Working on more efficient solar cells
Innovator-entrepreneur Dr. Rebecca Saive envisions large advances for solar energy due to coupling existing and new technologies. Driven by a fascination of light she is working on a dream: solar cells that are more efficient than ever before.
Saive’s fascination with light dates back to her youth. Her first time seeing a photovoltaic device in action was on a toy helicopter. Using light—something you can’t ‘feel’ in a traditional sense—to drive a mechanical motion was mysterious and captivating. She immediately wondered why society was not based on solar energy. Her parents explained that solar energy was simply too inefficient and therefore too expensive; that is no longer true today, and Saive is excited to play a role in the coming energy transition, leveraging the much-improved efficiencies since her youth.
Another childhood milestone occurred during a visit to a mosque in Iran, her mother’s country of birth. The inside of the mosque housed many mirrors. By lighting up a single candle, the entire mosque could be illuminated. “It was such a mystery for me. I wanted to know more about it. How does light work and how can it interact with something else?”
This curiosity lit her path as she journeyed from Heidelberg, Germany, to Los Angeles, California, and now to Twente, where she is an assistant professor in applied physics. “Why Twente? The infrastructure here is great. There is a giant cleanroom and every single device that I need for my research is available. And Twente has, of course, MESA +, one of the world’s leading research institutes for nanotechnology.”
Her curiosity also earned her a spot on MIT’s prestigious global list of Innovators Under 35 in 2020, a list that in previous years has boasted such names as Mark Zuckerberg and Nobel Prize winner Novoselov. She was awarded for the invention and commercialization of “effectively transparent contacts” (ETCs) which make solar panels more efficient and less expensive. These triangular cross-section contacts replace the traditional silver lines that crisscross solar panels. “In conventional panels, you cannot use all the solar energy because the silver contacts reflect light away from the cells. The triangular shape of ETCs reflects light down toward the cell, increasing efficiency by roughly 5%.” This 5% boost in efficiency is a historic leap.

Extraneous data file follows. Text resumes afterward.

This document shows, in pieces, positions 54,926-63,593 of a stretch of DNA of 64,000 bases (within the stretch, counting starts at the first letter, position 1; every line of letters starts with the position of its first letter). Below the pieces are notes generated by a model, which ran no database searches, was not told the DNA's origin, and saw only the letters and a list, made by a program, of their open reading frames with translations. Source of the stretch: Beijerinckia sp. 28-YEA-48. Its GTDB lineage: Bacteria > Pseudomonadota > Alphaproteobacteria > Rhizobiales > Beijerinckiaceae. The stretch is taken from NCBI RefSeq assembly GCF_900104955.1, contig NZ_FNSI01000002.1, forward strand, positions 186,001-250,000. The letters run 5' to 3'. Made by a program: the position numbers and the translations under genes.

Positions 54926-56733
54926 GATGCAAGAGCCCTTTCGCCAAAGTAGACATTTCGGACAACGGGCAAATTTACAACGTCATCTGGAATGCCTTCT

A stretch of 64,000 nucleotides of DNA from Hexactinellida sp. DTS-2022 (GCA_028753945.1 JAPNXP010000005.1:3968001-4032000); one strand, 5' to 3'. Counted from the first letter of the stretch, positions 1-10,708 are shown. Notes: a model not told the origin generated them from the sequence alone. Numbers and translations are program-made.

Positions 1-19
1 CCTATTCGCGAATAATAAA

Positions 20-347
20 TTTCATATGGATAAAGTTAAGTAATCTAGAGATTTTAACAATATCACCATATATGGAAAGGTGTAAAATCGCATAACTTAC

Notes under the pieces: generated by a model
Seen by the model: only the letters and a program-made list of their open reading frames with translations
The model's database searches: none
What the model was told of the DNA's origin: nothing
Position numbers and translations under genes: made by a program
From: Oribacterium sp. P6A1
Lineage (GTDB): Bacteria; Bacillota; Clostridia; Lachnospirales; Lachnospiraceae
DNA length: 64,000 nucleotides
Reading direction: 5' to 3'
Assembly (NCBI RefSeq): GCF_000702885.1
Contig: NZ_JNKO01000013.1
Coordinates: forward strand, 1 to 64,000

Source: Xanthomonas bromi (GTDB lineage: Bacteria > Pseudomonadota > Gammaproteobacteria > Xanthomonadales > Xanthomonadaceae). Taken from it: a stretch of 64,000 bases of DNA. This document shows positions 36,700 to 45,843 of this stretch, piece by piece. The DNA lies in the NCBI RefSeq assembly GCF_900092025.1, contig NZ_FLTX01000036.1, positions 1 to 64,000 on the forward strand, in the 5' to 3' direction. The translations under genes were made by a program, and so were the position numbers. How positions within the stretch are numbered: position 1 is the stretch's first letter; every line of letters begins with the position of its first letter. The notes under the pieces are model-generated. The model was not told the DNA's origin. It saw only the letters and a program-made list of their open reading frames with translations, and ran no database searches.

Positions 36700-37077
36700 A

As a result of this breakthrough, Saive co-founded ETC Solar, a company which develops a micro 3D printing tool capable of printing micron metallic contact structures on large scale. “I think it’s extremely important for scientists to learn how to turn research results into solutions that address real-world problems. At first, I assumed a great, scientifically-sound invention would be automatically adopted by a company. In reality, scientific results must be complementary with economical and practical approaches if a technology hopes to be manufacturable and scalable. As an applied physicist, I believe it’s important to foster this kind of entrepreneurial mindset.”
Saive is now setting her sights on new areas in photovoltaic research. While solar technologies have become much more competitive with traditional energy generation sources, there is much room for improvement in the microenvironments surrounding the devices themselves. “We are designing nanophotonic materials that can direct light optimally towards solar panels”.
Additionally, Saive sees an opportunity for coupling photovoltaics with other established technologies to open up new pathways in science. She received an NWO-Vidi grant to study the effects of piezoelectric materials directly coupled with photovoltaic devices. These ‘piezo-photomotion devices’, as she dubs them, have tremendous potential for applications in medicine, where nanorobots for drug delivery are becoming a hot topic.
“The reason that I’m working at a university and not at a company or in a national lab is that I have the opportunity here to work with students,” Saive says. “It’s of course appealing as a scientist to impact society by making inventions, but that is often a matter of luck. As a good teacher and mentor, you can always have a positive impact on students, so that they can go out and do amazing work all over the world. It’s a multiplier effect. Training the next generation of innovators gives me a lot of satisfaction.”
Saive’s passion for mentorship also engages in outreach for younger students. In 2019, she co-led a Cycle for Science project and traversed from Bad Bentheim, Germany to Zandvoort on the west coast of Holland by bicycle. On the way, she taught children at schools about solar energy, showing the students how to make dye-sensitized solar cells. “We used a lot of household items for the cells, blackberries for example. The students could not believe it would be a working solar cell, but in the end, it was possible to power a small speaker with these self-built solar cells. It was an amazing project.”
Dr. Rebecca Saive (1987) has been an assistant professor in applied physics in the Inorganic Materials Science Group of the University of Twente since January 2018. Between 2014 and 2018 she worked at the California Institute of Technology (Caltech) as a postdoc and later a Senior Scientist. In 2017 she co-founded the start-up ETC Solar (new Name: Mesoline).
Saive was a finalist of the EU Prize for Women Innovators 2020, was awarded MIT’s European ‘Innovators under 35’ in 2019, and has also now been selected for MIT’s global ‘Innovators Under 35’ award in 2020. She received an NWO-Vidi grant in 2020.
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